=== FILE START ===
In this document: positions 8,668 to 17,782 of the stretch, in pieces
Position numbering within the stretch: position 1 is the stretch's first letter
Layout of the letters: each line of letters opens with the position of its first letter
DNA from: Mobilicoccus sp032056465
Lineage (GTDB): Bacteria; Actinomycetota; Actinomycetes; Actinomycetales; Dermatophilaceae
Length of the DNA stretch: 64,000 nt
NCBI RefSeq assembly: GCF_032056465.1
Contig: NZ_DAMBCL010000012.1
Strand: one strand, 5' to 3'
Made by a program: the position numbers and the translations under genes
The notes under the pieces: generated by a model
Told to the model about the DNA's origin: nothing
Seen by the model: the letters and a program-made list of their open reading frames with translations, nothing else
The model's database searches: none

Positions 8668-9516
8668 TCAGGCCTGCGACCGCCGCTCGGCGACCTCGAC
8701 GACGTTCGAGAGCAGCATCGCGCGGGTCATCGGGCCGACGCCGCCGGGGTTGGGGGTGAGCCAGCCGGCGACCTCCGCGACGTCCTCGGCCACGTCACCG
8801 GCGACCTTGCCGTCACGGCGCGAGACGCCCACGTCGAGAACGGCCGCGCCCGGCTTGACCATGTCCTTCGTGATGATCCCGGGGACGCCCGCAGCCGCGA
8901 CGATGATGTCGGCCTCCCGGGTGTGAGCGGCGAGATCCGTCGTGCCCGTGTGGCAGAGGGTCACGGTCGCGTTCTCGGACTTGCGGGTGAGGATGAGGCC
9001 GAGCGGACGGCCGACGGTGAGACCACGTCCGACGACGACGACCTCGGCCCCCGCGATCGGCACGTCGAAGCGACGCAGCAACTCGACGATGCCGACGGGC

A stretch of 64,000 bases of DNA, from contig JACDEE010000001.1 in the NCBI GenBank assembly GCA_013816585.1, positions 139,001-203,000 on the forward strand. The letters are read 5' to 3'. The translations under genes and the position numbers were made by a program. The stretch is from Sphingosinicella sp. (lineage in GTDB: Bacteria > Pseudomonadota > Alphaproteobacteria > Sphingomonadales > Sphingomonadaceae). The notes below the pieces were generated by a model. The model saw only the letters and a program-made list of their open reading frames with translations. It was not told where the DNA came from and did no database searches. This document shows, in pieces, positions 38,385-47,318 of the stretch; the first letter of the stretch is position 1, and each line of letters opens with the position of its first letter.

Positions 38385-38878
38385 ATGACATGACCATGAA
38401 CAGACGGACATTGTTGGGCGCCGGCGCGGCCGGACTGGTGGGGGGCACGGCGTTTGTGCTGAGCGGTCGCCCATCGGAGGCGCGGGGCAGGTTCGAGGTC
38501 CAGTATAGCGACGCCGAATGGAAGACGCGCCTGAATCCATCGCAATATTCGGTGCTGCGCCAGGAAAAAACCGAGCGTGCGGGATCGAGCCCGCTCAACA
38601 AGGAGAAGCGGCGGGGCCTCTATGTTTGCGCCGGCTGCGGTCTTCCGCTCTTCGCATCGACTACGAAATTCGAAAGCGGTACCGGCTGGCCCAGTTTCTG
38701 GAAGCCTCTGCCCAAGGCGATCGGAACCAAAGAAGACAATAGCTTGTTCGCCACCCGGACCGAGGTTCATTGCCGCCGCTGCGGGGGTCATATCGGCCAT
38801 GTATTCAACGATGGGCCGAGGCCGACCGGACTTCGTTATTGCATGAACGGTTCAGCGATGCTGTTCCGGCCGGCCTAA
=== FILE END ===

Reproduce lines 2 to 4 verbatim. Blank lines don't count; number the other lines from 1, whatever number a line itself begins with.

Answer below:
Position numbering within the stretch: position 1 is the stretch's first letter
Layout of the letters: each line of letters opens with the position of its first letter
DNA from: Mobilicoccus sp032056465